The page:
Mitt Romney Says He Hates ObamaCare, Defends It Anyway
Mitt Romney wants everyone to know just how much he hates ObamaCare: At a major speech on health care policy in Michigan this afternoon, the former Massachusetts governor told the crowd that the Obama administration is so anti-federalist that it "fundamentally doesn't believe in the American experiment." According to Romney, the Obama White House exhibits a pervasive "distrust" of states and state governments, "the most egregious example" of which so far is its health care overhaul: ObamaCare. Romney argues that the president's overhaul constitutes a "a power grab by the federal government" designed to put in place a one-size-fits-all solution that he firmly believes is a "government takeover of health care."
But you know what Mitt Romney loves? RomneyCare—the suspiciously-similar-to-ObamaCare health care overhaul he signed into law as governor of Massachusetts—and, in particular, its individual mandate to purchase health insurance. No, he said, it's not a perfect system, but compared to ObamaCare's "government takeover," RomneyCare is a "more modest proposal," and he remains proud of it: "I in fact did what I thought was right for the people of my state," he said.
Here's the problem: ObamaCare, which includes a health insurance mandate, is a near carbon copy of RomneyCare: a hefty Medicaid expansion coupled to equally large middle-class insurance subsidies, new regulations that all but turn health insurance into a public utility, and an individual mandate to buy a private insurance plan. Indeed, the same Obama administration that Romney accused of being fundamentally anti-American has on multiple occasions explicitly cited the plan that Romney signed into law as the direct model for their plan.
Romney's only real contrast between his plan and the president's plan boiled down to a single, simple distinction: Obama's overhaul was a federal overhaul; Romney's was state-based. Romney would have us believe that the same system of mandates and regulations that constitutes an unconscionable imposition on individual liberty at the federal level is somehow a natural and great part of the American way of life at the state level. As for the mandate, well, it was a sensible way to enforce encourage "personal responsibility," a conservative policy solution designed to fend off the "big-government approach" of making taxpayers cough up for uncompensated care while letting hospital emergency rooms crowd with uninsured.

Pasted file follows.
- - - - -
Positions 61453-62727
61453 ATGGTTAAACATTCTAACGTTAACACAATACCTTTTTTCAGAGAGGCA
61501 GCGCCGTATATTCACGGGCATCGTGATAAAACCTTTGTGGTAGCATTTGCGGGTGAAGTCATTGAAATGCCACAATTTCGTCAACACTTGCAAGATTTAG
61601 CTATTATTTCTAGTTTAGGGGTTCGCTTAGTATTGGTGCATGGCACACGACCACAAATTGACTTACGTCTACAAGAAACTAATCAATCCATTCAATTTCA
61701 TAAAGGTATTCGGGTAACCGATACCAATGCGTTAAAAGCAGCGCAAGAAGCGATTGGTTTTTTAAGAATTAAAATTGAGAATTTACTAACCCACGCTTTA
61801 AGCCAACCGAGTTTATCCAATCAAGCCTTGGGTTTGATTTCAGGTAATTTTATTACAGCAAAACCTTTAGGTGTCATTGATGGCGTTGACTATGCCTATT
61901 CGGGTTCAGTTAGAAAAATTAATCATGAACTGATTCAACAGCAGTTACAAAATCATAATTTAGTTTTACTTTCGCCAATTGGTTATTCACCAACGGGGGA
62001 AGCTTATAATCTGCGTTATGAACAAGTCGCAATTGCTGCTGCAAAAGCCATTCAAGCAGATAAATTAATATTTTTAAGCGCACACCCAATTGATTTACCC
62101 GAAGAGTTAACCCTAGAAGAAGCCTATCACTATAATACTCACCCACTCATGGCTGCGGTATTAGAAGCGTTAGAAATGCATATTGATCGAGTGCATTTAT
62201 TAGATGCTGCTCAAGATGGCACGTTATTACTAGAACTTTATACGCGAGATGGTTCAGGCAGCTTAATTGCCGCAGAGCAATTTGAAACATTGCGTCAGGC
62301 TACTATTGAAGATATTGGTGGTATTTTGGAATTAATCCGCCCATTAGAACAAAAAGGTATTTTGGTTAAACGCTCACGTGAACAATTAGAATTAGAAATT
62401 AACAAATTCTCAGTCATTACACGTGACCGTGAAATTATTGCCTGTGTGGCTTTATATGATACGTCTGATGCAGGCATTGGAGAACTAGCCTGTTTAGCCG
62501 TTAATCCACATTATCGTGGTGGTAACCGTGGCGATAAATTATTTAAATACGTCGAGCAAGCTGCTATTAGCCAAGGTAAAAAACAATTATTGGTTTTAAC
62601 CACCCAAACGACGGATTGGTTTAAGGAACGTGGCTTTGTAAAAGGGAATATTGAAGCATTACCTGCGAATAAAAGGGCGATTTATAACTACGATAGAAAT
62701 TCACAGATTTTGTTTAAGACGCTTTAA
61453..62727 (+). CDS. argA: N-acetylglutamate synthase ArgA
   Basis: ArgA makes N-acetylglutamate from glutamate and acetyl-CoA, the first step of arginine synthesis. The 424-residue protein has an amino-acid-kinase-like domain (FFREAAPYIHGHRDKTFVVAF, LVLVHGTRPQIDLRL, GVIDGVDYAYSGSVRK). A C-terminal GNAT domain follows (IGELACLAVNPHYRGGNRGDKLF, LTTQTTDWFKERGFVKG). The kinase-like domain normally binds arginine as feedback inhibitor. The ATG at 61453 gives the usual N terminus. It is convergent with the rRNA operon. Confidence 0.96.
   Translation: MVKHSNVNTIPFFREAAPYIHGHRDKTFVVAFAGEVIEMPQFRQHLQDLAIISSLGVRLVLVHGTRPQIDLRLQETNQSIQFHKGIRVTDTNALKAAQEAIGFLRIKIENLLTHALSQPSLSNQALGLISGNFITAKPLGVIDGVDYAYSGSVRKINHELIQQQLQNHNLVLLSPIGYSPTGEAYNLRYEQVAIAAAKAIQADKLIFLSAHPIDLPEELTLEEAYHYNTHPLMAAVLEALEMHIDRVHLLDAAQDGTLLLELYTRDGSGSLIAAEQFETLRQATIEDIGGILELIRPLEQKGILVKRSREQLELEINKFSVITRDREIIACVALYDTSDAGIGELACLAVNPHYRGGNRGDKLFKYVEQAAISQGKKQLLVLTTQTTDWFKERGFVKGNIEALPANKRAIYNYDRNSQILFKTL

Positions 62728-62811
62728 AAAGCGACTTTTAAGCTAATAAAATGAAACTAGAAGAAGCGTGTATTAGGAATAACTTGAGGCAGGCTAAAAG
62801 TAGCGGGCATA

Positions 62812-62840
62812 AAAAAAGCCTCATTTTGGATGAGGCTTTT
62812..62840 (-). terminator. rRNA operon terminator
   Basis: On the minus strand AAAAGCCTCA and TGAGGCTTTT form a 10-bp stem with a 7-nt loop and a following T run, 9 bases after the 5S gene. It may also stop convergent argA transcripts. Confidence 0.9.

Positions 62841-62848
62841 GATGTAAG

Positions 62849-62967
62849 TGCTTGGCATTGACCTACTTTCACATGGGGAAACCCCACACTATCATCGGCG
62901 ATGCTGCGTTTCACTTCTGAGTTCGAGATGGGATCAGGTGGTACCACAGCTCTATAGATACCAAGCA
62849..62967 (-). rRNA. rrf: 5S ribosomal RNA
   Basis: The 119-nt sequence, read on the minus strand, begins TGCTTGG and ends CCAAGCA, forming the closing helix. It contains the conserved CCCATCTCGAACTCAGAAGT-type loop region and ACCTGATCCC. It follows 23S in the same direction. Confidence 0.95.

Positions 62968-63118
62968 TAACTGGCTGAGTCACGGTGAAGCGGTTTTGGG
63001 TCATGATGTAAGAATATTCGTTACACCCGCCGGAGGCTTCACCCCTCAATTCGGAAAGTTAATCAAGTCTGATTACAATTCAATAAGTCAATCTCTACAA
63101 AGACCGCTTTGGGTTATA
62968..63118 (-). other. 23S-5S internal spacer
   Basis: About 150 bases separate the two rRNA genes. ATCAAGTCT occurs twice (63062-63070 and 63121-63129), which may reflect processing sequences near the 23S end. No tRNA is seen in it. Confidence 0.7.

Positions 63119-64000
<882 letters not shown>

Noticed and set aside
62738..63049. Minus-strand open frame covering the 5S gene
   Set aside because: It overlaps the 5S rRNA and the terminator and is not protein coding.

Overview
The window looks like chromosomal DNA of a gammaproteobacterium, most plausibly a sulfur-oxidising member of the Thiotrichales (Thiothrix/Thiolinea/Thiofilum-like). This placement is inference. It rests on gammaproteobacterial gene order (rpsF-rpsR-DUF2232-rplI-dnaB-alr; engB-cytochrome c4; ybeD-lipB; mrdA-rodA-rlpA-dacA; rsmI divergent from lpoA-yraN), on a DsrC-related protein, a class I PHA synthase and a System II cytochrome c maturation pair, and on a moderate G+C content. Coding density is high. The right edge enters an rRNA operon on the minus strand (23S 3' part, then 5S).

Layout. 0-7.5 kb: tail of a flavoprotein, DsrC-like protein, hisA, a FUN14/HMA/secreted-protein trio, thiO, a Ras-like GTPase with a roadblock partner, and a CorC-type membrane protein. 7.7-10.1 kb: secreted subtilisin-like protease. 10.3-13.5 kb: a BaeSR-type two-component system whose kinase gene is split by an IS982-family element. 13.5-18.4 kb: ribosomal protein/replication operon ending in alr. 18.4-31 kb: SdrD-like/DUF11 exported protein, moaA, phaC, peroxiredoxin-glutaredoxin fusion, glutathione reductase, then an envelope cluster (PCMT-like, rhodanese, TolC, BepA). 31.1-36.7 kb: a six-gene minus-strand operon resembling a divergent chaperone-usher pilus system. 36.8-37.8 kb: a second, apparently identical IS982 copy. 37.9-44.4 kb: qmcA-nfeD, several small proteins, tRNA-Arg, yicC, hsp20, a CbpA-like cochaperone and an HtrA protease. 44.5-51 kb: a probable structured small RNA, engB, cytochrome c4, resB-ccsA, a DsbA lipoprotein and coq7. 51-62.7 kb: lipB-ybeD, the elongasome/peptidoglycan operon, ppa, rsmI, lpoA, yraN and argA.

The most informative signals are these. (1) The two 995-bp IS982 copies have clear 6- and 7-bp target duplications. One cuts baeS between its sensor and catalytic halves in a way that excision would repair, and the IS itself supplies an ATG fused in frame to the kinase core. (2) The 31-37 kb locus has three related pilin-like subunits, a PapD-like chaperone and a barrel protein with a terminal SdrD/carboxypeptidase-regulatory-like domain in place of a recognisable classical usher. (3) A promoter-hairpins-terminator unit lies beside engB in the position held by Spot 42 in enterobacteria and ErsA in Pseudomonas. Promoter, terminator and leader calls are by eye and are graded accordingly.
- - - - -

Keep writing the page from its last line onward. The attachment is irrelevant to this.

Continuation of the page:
Never mind the absurdity of the idea that complying with the government's orders is somehow taking "personal responsibility." The claim about uncompensated care is yet another way in which Romney effectively sides with the Obama administration, which these days is busy making the same point in favor of its health insurance mandate. It might be a more convincing argument if the mandate were successful in solving those problems: As The Wall Street Journal pointed out this morning:
Uncompensated hospital care [in Massachusetts] rose 5% from 2008 to 2009, and 15% from 2009 to 2010, hitting $475 million (though the state only paid out $405 million). "Avoidable" use of emergency rooms—that is, for routine care like a sore throat—increased 9% between 2004 and 2008.
Romney also decried ObamaCare for failing to lower health costs. He's right. But the overbudget RomneyCare doesn't either: Indeed, its designers have explicitly admitted that the state's plan was to increase coverage first and hope to figure out how to control spending sometime later.
That Romney would rely on the same mistaken defenses of the mandate as Obama may seem surprising, but in the context of this deeply confused speech, it's really not: Romney may want us to believe that he hates ObamaCare, but his speech resembled nothing so much as a defense of it. If anything, he made the case better than Obama did. And that's why, in the end, the same criticisms Romney lobbed at ObamaCare apply to his own plan. If there's a difference, it's that Romney doesn't distrust states. Instead, he distrusts individuals. It's a distinction, to be sure, but not one that makes RomneyCare any more appealing.